The most fundamental digital media literacy topic is learning to “read” the media. Resources in this category teach students how media are made: how different media and genres tell stories and communicate meaning, such as camera angles and editing in film, panel composition and transitions in comics, as well as the affordances and defaults of different networked media.
Media shape how we see reality — whether it’s made by professional creators or by our friends and family. This category looks at how media represent reality and how different audiences respond to those representations, covering topics such as stereotyping, how our views of the world and ourselves are shaped by media, how advertising messages manipulate us, and how we represent ourselves on social media.
Finding and Verifying
Search and authentication rank first among the digital literacy skills students want to learn, according to our Young Canadians in a Wireless World research, and it’s easy to see why: the same things that make the internet such a valuable source of information can just as easily become pitfalls. Students need to learn to effectively search for the information they need for personal and educational purposes, and then evaluate, authenticate and critique the sources and information they use for school or personal reasons. It’s important to note, however, that while the networked and easily shareable nature of digital media have made it essential to verify the information we see online, this does not replace more in-depth analysis of what is included or left in by a source, or how things like word choice, image or prominence influence our understanding of media content. In our age of information overload, however, our attention is limited and valuable, and we can’t afford to waste it on sources that aren’t up to basic standards of reliability or operating in good faith. Instead, our first step is to use basic verification skills (such as those covered in MediaSmarts’ Break the Fake program) to quickly determine if a source or claim is even worth our attention; only if it passes that first test is it worth bringing the more sophisticated media literacy skills to bear.
Ethics and Empathy
One of the key features of digital media is their interactivity. All of the most popular websites among Canadian youth have some interactive element, which are used to communicate with others – our friends, our families, and people we’ve only ever known online. We have an ethical responsibility to treat those people with kindness and respect, and to do that we need to recognize empathy traps – features of digital communication that that may prevent us from feeling empathy towards others in online interactions, such as the absence of things like body language, tone of voice and facial expression. The flip side of this is that we also have to learn to manage our own emotions when we’re communicating online: in the same way that digital media can keep us from feeling empathy, interacting with people through screens can also make it hard for us to recognize how we’re feeling. Both of these factors can contribute to forms of online conflict such as cyberbullying.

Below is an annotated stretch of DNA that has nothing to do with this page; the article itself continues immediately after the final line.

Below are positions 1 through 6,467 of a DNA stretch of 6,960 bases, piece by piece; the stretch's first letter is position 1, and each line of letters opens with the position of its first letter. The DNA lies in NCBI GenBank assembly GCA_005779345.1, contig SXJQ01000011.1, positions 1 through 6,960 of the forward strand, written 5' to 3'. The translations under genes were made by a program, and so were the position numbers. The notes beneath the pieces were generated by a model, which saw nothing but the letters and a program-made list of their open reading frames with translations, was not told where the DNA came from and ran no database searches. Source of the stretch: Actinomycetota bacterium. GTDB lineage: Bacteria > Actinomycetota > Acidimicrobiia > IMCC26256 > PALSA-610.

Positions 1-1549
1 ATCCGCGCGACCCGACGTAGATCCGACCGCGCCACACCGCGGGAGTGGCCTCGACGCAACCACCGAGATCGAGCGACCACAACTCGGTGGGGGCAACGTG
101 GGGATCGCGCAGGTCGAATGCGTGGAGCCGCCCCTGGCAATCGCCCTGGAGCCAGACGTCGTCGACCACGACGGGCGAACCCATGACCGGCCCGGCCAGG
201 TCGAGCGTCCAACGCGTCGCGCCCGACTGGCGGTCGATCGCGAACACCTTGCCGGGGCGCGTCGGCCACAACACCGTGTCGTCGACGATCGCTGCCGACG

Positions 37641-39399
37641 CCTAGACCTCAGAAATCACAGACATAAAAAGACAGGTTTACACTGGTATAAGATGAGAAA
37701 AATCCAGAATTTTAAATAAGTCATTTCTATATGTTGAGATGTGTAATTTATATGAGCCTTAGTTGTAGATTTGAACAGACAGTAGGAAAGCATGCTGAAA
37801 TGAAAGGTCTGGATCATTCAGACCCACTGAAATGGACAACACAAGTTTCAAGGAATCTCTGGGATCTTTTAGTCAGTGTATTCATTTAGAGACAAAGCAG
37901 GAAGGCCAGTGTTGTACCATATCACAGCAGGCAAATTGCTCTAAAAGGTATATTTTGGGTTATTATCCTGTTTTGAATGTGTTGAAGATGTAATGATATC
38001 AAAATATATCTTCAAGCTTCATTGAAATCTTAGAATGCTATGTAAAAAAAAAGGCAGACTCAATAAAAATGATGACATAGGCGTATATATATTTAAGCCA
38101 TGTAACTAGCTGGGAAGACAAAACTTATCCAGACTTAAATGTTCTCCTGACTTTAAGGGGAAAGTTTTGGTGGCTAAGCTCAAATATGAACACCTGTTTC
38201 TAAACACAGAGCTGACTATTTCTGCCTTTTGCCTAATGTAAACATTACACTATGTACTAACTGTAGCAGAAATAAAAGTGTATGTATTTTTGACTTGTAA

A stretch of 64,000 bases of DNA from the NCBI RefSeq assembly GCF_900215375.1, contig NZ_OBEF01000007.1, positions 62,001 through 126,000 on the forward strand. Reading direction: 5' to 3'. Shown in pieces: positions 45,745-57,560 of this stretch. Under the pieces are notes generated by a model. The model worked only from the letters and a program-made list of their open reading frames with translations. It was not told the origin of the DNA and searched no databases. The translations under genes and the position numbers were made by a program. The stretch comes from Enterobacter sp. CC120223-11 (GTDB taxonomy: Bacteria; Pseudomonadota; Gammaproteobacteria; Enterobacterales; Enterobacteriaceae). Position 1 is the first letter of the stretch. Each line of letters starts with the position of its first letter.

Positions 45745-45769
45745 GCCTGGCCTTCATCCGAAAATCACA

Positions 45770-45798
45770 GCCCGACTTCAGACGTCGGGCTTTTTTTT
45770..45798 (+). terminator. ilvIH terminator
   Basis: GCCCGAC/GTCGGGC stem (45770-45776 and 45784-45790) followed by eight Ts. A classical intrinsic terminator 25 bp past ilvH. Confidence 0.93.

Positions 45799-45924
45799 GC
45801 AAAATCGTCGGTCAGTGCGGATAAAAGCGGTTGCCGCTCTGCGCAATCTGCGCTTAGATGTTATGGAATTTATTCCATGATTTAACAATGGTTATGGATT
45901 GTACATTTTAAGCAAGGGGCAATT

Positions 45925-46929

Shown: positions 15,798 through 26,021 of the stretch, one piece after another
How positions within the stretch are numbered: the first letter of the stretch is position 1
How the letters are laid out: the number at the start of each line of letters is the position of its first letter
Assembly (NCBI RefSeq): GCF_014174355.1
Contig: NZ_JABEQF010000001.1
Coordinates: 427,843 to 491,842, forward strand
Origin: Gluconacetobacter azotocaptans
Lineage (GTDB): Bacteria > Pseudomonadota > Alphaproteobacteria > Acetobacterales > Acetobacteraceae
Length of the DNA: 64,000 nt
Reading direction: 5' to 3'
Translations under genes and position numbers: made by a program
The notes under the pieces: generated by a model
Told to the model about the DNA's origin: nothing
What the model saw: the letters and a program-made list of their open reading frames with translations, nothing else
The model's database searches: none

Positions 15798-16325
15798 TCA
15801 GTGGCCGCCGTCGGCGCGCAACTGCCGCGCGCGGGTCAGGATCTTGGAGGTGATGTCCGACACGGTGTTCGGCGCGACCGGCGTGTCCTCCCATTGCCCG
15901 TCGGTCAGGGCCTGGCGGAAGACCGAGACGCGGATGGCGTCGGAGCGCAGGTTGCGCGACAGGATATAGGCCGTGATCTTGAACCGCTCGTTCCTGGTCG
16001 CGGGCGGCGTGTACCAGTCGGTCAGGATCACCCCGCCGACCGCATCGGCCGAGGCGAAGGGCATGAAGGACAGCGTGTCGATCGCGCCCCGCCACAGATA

Privacy and Security
Another aspect of digital media is that we are nearly all producers as well as consumers, even if that production only takes the form of status updates or Instagram photos. Because of this we need to take steps to actively manage our privacy online, deciding both what to share and with whom to share it – while keeping in mind that it’s never entirely possible to control who will see content that we post. Our research shows that young Canadians are actively engaged in managing their online privacy and want to learn how to do so more effectively.
Media health topics include analyzing media messages about health, diet, and sexuality; managing screen use and balancing their online and offline lives; online identity issues, accessing and evaluating information about physical and mental health as well as healthy sexuality and relationships, and dealing with representations of gender, diversity, and body image.
Research has repeatedly shown that children are heavily advertised to online; moreover, children’s online spaces are themselves often highly commercialized, with youth being encouraged to spend money in order to access the best content. Young people are also frequently exposed to branding, in everything from advergames to social profiles for beer brands and corporate mascots. But we also have power as consumers, and learning how to exercise that power is a big part of Consumer Awareness. Students also learn using regulatory or self-regulatory bodies and codes, communicating with media makers or industry bodies, and talking back through their own media making.
Digital media provide unique opportunities for youth to become involved, to speak out, and to effect change both online and offline. As we develop our definitions of digital literacy and digital citizenship, it’s important to remember that citizenship brings with it not just responsibilities but rights as well. Helping youth to understand those rights – as consumers, as members of a community, as citizens and as human beings – is central to empowering them to take full advantage of digital media. Students also learn about using regulatory or self-regulatory bodies and codes, communicating with media makers or industry bodies, and talking back through their own media making and social activism.
Making and Remixing
Making and Remixing topics enable students to make media and use existing content for their own purposes in ways that respect legal and ethical considerations and to use digital platforms to collaborate with others.